The speed of technology's 'creative destruction'

The Internet, built on open source, may well hasten the creation and demise of tech start-ups, but companies focused on long-term customer value will thrive.

Activists worry about the environmental cost of discarded mobile phones, personal computers, and other technology. Perhaps they should also worry about the swelling graveyard of start-ups and tech titans gone bad.

As Le Monde points out (in French), though businesses fail in all areas of the economy, technology ventures, and especially Web start-ups, prove particularly short-lived.

Joseph Schumpeter Wikipedia

It's Joseph Schumpeter's creative destruction...in overdrive.

Le Monde suggests three reasons: the speed of innovation/evolution (AOL's walled-garden approach meets Yahoo's open-portal approach), the ability of incumbents to crush nascent competitors (Netscape meets Internet Explorer), and the shortcomings of business models (Skype: only $500 million out of more than 520 million subscribers).

These are good points, but perhaps there's another: technology companies are increasingly disposable because they're so darn cheap to create.

This affects start-ups and incumbents alike. For the latter, perhaps the negligible cost of starting a new company fosters the comparative disposability of such start-ups. As Bernard Dalle, a general partner with Index Ventures in London, notes , start-ups need only rent essential infrastructure like hardware and software, and that rent is dirt cheap.

Ideas that couldn't survive a $5 million to $10 million capital-raising process might well weather a friends-and-family round of $50,000...and expire shortly thereafter when the idea proves barren.

But it's also true of the incumbents: Gulliver-esque Microsofts can fight off most of the Lilliputians, but an increasing array of the pesky imps sprout into adulthood (e.g., Google, Salesforce, Facebook).

Unfortunately (or fortunately, depending on your market position), this process of creative destruction may well be accelerating, and open source is one of the primary fuels.

The Linux Foundation's Jim Zemlin insists that the pace and price of innovation today requires open source, a communal effort that isn't bogged down by the bureaucracy or cash constraints of any one company. He may be right.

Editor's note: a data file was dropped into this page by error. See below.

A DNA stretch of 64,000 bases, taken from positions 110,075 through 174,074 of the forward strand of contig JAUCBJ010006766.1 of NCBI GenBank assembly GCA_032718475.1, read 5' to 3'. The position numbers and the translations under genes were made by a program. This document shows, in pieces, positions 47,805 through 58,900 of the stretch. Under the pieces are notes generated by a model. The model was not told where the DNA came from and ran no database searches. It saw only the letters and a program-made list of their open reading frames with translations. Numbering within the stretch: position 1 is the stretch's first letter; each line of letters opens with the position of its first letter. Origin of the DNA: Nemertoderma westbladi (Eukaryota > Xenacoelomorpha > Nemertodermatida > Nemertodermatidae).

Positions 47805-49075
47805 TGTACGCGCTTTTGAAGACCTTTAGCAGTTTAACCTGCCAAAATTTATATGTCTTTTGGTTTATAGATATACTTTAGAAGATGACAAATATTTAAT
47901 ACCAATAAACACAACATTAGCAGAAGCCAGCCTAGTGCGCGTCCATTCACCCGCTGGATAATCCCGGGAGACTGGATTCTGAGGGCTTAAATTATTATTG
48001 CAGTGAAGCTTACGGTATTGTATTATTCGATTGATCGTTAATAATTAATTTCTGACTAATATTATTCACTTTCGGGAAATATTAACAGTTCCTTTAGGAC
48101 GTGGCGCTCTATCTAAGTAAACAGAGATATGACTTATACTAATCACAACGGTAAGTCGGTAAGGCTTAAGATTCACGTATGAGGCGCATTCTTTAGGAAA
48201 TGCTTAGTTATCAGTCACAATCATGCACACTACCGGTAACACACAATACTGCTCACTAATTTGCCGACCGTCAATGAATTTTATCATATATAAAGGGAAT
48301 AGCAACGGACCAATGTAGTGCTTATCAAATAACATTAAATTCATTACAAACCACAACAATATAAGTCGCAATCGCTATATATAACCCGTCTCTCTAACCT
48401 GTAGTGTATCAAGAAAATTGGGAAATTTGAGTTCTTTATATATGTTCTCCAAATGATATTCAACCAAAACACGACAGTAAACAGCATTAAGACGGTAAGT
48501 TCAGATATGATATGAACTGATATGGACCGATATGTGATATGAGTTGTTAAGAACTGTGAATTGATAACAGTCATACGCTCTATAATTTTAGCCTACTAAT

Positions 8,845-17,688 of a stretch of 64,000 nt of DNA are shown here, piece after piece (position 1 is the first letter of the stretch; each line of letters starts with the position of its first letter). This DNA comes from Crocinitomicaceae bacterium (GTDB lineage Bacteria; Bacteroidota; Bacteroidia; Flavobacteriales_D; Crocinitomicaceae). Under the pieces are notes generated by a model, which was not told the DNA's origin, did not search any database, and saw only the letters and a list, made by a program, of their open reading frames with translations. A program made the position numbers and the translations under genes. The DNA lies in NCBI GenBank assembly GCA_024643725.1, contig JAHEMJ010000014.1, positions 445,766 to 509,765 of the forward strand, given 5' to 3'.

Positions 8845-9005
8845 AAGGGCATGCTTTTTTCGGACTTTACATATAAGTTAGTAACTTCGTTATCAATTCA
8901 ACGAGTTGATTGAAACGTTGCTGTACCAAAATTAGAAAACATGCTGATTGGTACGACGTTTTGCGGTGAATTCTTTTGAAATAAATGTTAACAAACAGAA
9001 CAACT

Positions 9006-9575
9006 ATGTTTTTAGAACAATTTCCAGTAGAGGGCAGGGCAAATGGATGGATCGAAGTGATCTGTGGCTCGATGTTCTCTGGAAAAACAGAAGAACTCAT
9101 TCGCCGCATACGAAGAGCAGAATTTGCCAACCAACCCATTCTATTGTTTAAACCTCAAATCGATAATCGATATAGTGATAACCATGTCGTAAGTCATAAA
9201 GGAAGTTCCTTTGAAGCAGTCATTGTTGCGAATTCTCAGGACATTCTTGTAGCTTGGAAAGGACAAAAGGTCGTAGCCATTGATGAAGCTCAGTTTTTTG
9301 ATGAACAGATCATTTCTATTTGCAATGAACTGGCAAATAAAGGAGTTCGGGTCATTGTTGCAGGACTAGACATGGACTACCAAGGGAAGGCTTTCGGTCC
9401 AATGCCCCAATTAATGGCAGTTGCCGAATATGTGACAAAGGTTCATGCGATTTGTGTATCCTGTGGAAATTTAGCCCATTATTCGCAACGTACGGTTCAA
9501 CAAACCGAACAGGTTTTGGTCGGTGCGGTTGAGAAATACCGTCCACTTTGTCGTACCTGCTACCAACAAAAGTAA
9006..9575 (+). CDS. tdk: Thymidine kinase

That certainly seems to be one lesson to take from the success of Linux, Firefox, and other open-source projects, particularly those that are community-led, as opposed to company-led. It's hard to compete with a group of self-selected, highly focused developers who can focus on good code, not good financial quarters.

Now that virtually every technology company depends upon and contributes to open-source software, we may well be laying the foundation for even more industry innovation...and corporate bankruptcies.

Guess what? There's nothing we can do about it. Nor is there anything we should do about it, except focus on building long-term customer value rather than short-term start-up goofiness. That's the way to thrive in the fast-evolving world of technology, because it's the one thing that never changes:

Customers pay for value, and companies that consistently deliver real value acquire the most customers.

Tim O'Reilly points toward this in his call for developers to "work on stuff that matters." It's a reminder but also a warning.

Microsoft is still with us because it has delivered an amazing amount of customer value in its 30-plus years. The same is true of IBM, Oracle, SAP, and other industry incumbents.

But it's equally true of relatively new companies like Salesforce, Red Hat, and Google, which have eschewed gimmicky software and flimsy business strategies to give customers tangible, ongoing value. None of these companies sought an early exit through acquisition. None of them were content to build for the quick flip.

So, yes, technology may be a veritable boneyard of failed companies, and essential ingredients like open source may accelerate the demise of start-ups and incumbents alike. But those companies that use such ingredients to deliver above-average customer value are going to endure...and thrive.

Follow me on Twitter @mjasay.

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Tech Culture
About the author

    Matt Asay is chief operating officer at Canonical, the company behind the Ubuntu Linux operating system. Prior to Canonical, Matt was general manager of the Americas division and vice president of business development at Alfresco, an open-source applications company. Matt brings a decade of in-the-trenches open-source business and legal experience to The Open Road, with an emphasis on emerging open-source business strategies and opportunities. He is a member of the CNET Blog Network and is not an employee of CNET. You can follow Matt on Twitter @mjasay.

     

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